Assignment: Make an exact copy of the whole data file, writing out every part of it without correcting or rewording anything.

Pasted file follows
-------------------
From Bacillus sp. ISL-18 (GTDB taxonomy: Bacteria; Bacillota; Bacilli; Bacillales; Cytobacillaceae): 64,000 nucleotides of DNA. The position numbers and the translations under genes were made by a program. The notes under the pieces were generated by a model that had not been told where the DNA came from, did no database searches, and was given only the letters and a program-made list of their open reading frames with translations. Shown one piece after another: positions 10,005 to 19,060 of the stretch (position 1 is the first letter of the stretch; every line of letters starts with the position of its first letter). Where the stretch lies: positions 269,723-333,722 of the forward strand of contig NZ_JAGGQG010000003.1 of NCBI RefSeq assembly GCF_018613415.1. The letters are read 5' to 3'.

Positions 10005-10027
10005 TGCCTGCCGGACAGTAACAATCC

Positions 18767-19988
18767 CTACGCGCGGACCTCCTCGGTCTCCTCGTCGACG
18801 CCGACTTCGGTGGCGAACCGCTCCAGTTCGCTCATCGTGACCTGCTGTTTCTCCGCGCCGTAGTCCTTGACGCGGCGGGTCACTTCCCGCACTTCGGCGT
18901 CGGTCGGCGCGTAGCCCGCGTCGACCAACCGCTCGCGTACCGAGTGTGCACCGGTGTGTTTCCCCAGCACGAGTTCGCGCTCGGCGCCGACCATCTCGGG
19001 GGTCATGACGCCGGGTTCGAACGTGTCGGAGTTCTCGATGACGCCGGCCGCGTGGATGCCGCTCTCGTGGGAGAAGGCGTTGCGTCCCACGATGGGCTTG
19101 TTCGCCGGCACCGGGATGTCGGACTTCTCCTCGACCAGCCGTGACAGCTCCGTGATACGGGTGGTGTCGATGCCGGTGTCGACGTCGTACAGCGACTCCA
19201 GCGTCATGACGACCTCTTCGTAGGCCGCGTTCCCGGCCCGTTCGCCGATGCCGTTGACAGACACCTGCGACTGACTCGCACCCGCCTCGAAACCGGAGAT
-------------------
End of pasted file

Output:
From Bacillus sp. ISL-18 (GTDB taxonomy: Bacteria; Bacillota; Bacilli; Bacillales; Cytobacillaceae): 64,000 nucleotides of DNA. The position numbers and the translations under genes were made by a program. The notes under the pieces were generated by a model that had not been told where the DNA came from, did no database searches, and was given only the letters and a program-made list of their open reading frames with translations. Shown one piece after another: positions 10,005 to 19,060 of the stretch (position 1 is the first letter of the stretch; every line of letters starts with the position of its first letter). Where the stretch lies: positions 269,723-333,722 of the forward strand of contig NZ_JAGGQG010000003.1 of NCBI RefSeq assembly GCF_018613415.1. The letters are read 5' to 3'.

Positions 10005-10027
10005 TGCCTGCCGGACAGTAACAATCC

Positions 18767-19988
18767 CTACGCGCGGACCTCCTCGGTCTCCTCGTCGACG
18801 CCGACTTCGGTGGCGAACCGCTCCAGTTCGCTCATCGTGACCTGCTGTTTCTCCGCGCCGTAGTCCTTGACGCGGCGGGTCACTTCCCGCACTTCGGCGT
18901 CGGTCGGCGCGTAGCCCGCGTCGACCAACCGCTCGCGTACCGAGTGTGCACCGGTGTGTTTCCCCAGCACGAGTTCGCGCTCGGCGCCGACCATCTCGGG
19001 GGTCATGACGCCGGGTTCGAACGTGTCGGAGTTCTCGATGACGCCGGCCGCGTGGATGCCGCTCTCGTGGGAGAAGGCGTTGCGTCCCACGATGGGCTTG
19101 TTCGCCGGCACCGGGATGTCGGACTTCTCCTCGACCAGCCGTGACAGCTCCGTGATACGGGTGGTGTCGATGCCGGTGTCGACGTCGTACAGCGACTCCA
19201 GCGTCATGACGACCTCTTCGTAGGCCGCGTTCCCGGCCCGTTCGCCGATGCCGTTGACAGACACCTGCGACTGACTCGCACCCGCCTCGAAACCGGAGAT